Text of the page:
A cause with soul
Once a year for the last seven, one of Troutdale's most impressive estates becomes a concert venue where thousands of people gather for a cause: to fight cancer.
Everything about the Soulful Giving Foundation's Blanket Concert has a community feel, says Staci Sigala, the foundation's event coordinator. Blankets, sand chairs and food vendors cover the estate's lawn, where nearly 5,000 people will gather to hear retro bands from across the region throughout the day.
Local philanthropist and businessman Junki Yoshida and his wife, Linda, began the Foundation after losing close business associates, friends and family members to cancer. The Blanket Concert, slated for Saturday, Aug. 5, raises money for programs at both Randall Children's Hospital and Providence Cancer Center.
Food options at the carts are numerous and include: Fireside Grill, Chicken and Guns, The Dump Truck and Oodles of Noodles.
El Gaucho, Morton's, Salty's on the Columbia, Tree's Restaurant and Catering, Urban Fondue, Brix Tavern, Swank and Swine, La Bamba, Nicholas, Gilda's, The Riverview and a flaming calamari stand will occupy the VIP food pavilion. Subzero Ice Cream and Yogurt will return with a booth for the second year.
Attendees also have the option to bid on auction items, but Linda Yoshida notes that spending additional money once you get to the concert is completely optional.
"No matter what you're spending your money on that day, you know that 100 percent is going to cancer research," Sigala said. "This event has the ability to raise money and have fun at same time."
It could seem to some like a pretty big personal undertaking to open your backyard every year for such a huge event, but Yoshida says she relishes the opportunity to share the grounds with visitors and "unbelievable" bands.
"We love opening up our home when we can," she said. "I feel like we're people in the community that have this beautiful property, we hate to keep to ourselves; we love to share it."
Below is the lineup of the Blanket Concert, as well as some details on each of the bands:
Though their name is technically a nod to a Wang Chung hit, founder and vocalist/bassist Colby Hendricks says his band Dancehall Days doesn't just gravitate toward '80s hits. Because the two other lead singers are women — twin sisters, in fact — Hendricks says Dancehall Days is suited to play Fleetwood Mac, but he says anything from country to pop to smooth jazz is fair play.
"Only rule we have is that it has to be a good song, because most of time were playing to entertain ourselves," Hendricks said. "We'd get bored otherwise."
With literally hundreds of covers in a variety of genres to choose from, it's a sure thing that this band, one of three first-timers at the Blanket Concert, will get the audience to its feet.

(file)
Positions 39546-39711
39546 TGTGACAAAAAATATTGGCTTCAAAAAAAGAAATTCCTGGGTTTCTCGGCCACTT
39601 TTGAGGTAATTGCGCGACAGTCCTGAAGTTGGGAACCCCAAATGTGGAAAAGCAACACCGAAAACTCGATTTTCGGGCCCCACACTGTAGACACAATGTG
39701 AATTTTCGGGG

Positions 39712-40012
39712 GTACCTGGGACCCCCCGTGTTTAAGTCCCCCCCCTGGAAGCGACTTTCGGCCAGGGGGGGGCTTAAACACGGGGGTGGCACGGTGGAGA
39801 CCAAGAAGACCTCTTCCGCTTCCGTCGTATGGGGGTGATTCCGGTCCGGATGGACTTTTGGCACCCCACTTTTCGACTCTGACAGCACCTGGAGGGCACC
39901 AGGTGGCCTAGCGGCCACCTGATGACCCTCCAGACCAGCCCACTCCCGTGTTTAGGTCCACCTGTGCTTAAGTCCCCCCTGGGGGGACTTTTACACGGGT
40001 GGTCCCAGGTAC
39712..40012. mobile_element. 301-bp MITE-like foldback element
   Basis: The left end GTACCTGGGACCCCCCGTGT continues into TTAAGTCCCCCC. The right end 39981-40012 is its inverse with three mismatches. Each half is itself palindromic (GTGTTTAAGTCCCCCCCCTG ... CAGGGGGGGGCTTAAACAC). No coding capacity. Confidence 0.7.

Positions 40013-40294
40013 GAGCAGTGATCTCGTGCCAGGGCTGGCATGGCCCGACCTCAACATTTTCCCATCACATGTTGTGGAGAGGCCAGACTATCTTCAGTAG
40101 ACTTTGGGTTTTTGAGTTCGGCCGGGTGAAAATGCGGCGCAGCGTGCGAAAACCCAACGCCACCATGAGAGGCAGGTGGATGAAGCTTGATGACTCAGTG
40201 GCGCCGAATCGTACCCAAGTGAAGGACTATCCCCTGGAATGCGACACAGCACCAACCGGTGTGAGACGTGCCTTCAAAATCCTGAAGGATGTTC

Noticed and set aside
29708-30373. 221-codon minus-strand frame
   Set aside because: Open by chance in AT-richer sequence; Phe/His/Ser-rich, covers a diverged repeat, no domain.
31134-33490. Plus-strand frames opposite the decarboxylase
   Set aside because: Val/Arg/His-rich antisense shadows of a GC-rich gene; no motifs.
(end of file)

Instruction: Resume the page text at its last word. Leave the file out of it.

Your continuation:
Portland-based Goldfoot formed out of a jam session in late 2013 "in an old dusty woodshop in Southeast Portland." Singer/guitarist Trevor Forbess says his band, whose recent single is "Feel Like Dancin'," is influenced by Pink Floyd, Prince and the Bee Gees, among other upbeat retro acts.
All of Goldfoot's seven members are Oregon natives, and they are the second of three new bands to play the Blanket Concert.
Barracuda (Heart tribute)
All Fired Up (Pat Benatar tribute)
The "officially endorsed" Heart tribute band, Barracuda, fronted by D.L. Car and Brenda Cashmere, will return to the Blanket Concert stage. And this year, fans of the band are in for a double feature. After a quick costume change, Car dons a short wig and appears as Benatar for another tribute set.
Barracuda's manager, Murray McVay, says this quick transition can sometimes trip audiences up, in a good way.
"A lot of people will see the show and (Car), my wife, will come out and do Pat Benatar. She just nails it. And then after a costume change she comes out again as Heart," McVay said. "Once this one lady goes, 'How did you ever get two such amazing singers?'"
Another new performer to grace the Yoshida Estate stage, Haley Johnsen is a Portland-native artist who describes her sound as "always evolving," but currently most vibes with "vintage pop rock."
Johnsen says she's always loved to sing, but really became serious about a career in music after appearing on American Idol.
"It wasn't until I immersed myself with other songwriters that I began to develop a passion for learning and growing as musician," she said. "Being on American Idol was a huge catalyst for me and helped me to believe that music was my calling, and I haven't looked back!"
Stone in Love (Journey tribute)
Drummer Jason Fellman admits that Stone in Love formed sort of by accident, but that after they got such a good reception from audiences after their first few shows, they went with it.
"I can't think of a time we didn't get good response" he said, adding that though Stone in Love's sound is tight, it doesn't hurt that they're covering "just a really, really popular band."
"It's easier to hit a home run when you're playing on third base," he notes.
Though you might think a Journey cover band would grow tired of playing their mega-hit "Don't Stop Believing," Fellman says that the band loves feeding off the crowd's excitement.
"It makes it all the better when you have hundreds of people singing along," he said.
If you go
WHAT: Soulful Giving Blanket Concert
WHEN: 11:30 a.m. to 8:30 p.m. Saturday, Aug. 5
WHERE: Yoshidas' estate, 29330 S.E. Stark St., with free parking and shuttle service at Mt. Hood Comunity College
COST: $50 to $100